Ruling will benefit
local tourneys

A federal judge reverses
the NCAA's "2-in-4" rule

COLUMBUS, Ohio >> At least for now, the Hawaii basketball team is free to invite Syracuse and Kansas to the Rainbow Classic every year.

A federal judge's ruling yesterday overturned the NCAA rule prohibiting Division I basketball teams from playing in more than two exempt tournaments in a four-year period, limiting the pool of teams eligible for local tournaments.

U.S. District Judge Edmund Sargus Jr. said the NCAA's restrictions violated federal antitrust laws, and he granted a group of tournament promoters and organizers a permanent injunction.

By limiting which teams could play in such tournaments -- known as exempt events -- the NCAA was creating a "substantial anti-competitive effect," said the plaintiffs' Cincinnati attorney, Bill Markovits.

Markovits said the judge's ruling does not prevent an appeal.

All tournaments that take place in Hawaii, including the prestigious Maui Invitational, are exempt events.

Spokesman Jeff Howard said the NCAA will review the ruling before making any decisions.

"The NCAA thinks the ruling is wrong and it seems that the association through its legislative processes should regulate the season rather than the promoters of exempt contests," Howard said.

After a four-year fight, the ruling was supposed to touch off celebration in local athletic departments. Instead, it is more of wait and see.

"A lot of it depends on what move the NCAA makes," Hawaii associate head coach Bob Nash said. "They can do any number of things to change the ruling, maybe take away the exemption and set a schedule of 30. It has been a long battle, but it's not over yet."

Each Division I school is limited to 28 regular-season games, but a team can appear in more games by playing in exempt tournaments.

Each tournament appearance counts as one game against the NCAA limit, even though a team could actually play in several games.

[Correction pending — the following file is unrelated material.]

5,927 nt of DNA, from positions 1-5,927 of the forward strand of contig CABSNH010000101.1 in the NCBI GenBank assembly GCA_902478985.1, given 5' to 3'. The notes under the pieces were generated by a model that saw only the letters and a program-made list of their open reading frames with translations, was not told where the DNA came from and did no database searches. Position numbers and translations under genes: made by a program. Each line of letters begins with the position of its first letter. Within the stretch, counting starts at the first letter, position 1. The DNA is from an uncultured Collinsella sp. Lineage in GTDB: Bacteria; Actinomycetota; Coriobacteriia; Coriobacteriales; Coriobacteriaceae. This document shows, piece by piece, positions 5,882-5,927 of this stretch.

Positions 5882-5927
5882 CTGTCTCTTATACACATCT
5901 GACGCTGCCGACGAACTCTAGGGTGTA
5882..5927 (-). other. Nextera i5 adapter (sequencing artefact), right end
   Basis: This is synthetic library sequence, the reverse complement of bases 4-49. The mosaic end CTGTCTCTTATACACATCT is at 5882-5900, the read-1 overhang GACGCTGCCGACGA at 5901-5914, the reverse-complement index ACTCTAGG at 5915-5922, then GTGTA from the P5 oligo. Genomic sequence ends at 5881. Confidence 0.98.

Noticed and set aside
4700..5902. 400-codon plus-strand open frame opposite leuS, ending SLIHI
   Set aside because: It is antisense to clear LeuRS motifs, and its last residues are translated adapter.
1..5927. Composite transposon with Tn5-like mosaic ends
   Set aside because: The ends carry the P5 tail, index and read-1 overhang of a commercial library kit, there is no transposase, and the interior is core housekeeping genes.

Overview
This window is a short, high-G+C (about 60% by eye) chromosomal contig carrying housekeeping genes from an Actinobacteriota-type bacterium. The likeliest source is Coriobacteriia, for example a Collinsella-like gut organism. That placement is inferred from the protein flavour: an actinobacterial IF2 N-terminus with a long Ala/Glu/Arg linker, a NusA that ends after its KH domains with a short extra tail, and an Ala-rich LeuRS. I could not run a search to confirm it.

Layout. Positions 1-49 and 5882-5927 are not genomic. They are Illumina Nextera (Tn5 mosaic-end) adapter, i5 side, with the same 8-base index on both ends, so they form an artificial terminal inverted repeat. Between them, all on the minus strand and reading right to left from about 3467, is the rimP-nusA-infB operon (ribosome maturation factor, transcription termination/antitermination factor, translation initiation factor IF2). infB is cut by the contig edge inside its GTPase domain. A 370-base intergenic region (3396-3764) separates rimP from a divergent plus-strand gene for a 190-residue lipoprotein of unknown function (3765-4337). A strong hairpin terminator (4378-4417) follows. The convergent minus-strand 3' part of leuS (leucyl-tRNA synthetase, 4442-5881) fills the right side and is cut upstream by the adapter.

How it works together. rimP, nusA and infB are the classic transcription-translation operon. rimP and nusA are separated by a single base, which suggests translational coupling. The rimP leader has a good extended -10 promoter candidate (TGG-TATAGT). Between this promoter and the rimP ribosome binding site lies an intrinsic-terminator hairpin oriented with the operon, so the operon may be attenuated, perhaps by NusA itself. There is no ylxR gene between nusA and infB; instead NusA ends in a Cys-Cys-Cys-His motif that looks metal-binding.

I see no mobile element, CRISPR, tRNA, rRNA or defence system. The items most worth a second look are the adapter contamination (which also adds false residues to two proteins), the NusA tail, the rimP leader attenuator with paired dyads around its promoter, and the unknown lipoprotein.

The suit was filed in December 2001. Sargus turned down the plaintiffs' request for a preliminary injunction in July 2002, saying more time was needed to assess the impact of the NCAA's rule.

Markovits said the rule forced 11 of 28 exempt tournaments, including the Hawaii Pacific Thanksgiving Shootout and Brigham Young-Hawaii's Pearl Harbor Classic, to be canceled last season because there wasn't an appropriate mix of teams.

"What makes these tournaments work is you generally have a mix of majors and mid-majors. It makes them interesting for the fans. You get some upsets. It's almost like a mini-NCAA Tournament," Markovits said yesterday.

Lee Frederick, who runs Hawaii Pacific's tournament and was one of the plaintiffs, is also holding off the celebration until the NCAA makes its move. He says he doesn't believe the NCAA would do anything to stop him from getting the tournament up and running again.

"We are going to try," Frederick said. "If you read the judge's opinion, he is an angry man at the NCAA. If they appeal, he is liable to cut their legs off at the knees."

That would be good news for the Rainbows, whose Outrigger Hotels Rainbow Classic has seen its field of marquee names dwindle since the so-called "2-in-4 rule" was implemented before the 2000 season.

"Our schedule is set," Nash said. "It's not the greatest field, but we can get to work on getting quality teams back in the Rainbow."

HPU athletic director Russell Dung says that his schedule for 2003 is also set and the ruling came too late for a tournament in 2003. Both Dung and Frederick say the tournament will certainly be held in 2004, with Dung going so far as already reserving the Blaisdell Center for the event.

One roadblock facing the Sea Warriors is that their tournament was decertified last year and they needed to re-apply by June 15, but didn't because the ruling was up in the air.

No matter how the NCAA reacts, Frederick and local coaches count the decision as a win for the little guys.

"We were confused with how the trial was going," Frederick said. "The NCAA has 10-12 lawyers and we are all virgins at this sort of thing, having never been through this, so we weren't sure how it would go. There would be a green lollipop on the desk and we'd say it's green, but the NCAA would have 10-12 lawyers give us 95 reasons why it is red and orange. We thought we were right, and the judge agreed with us."

The Associated Press and the Star-Bulletin's Jerry Campany contributed to this report.


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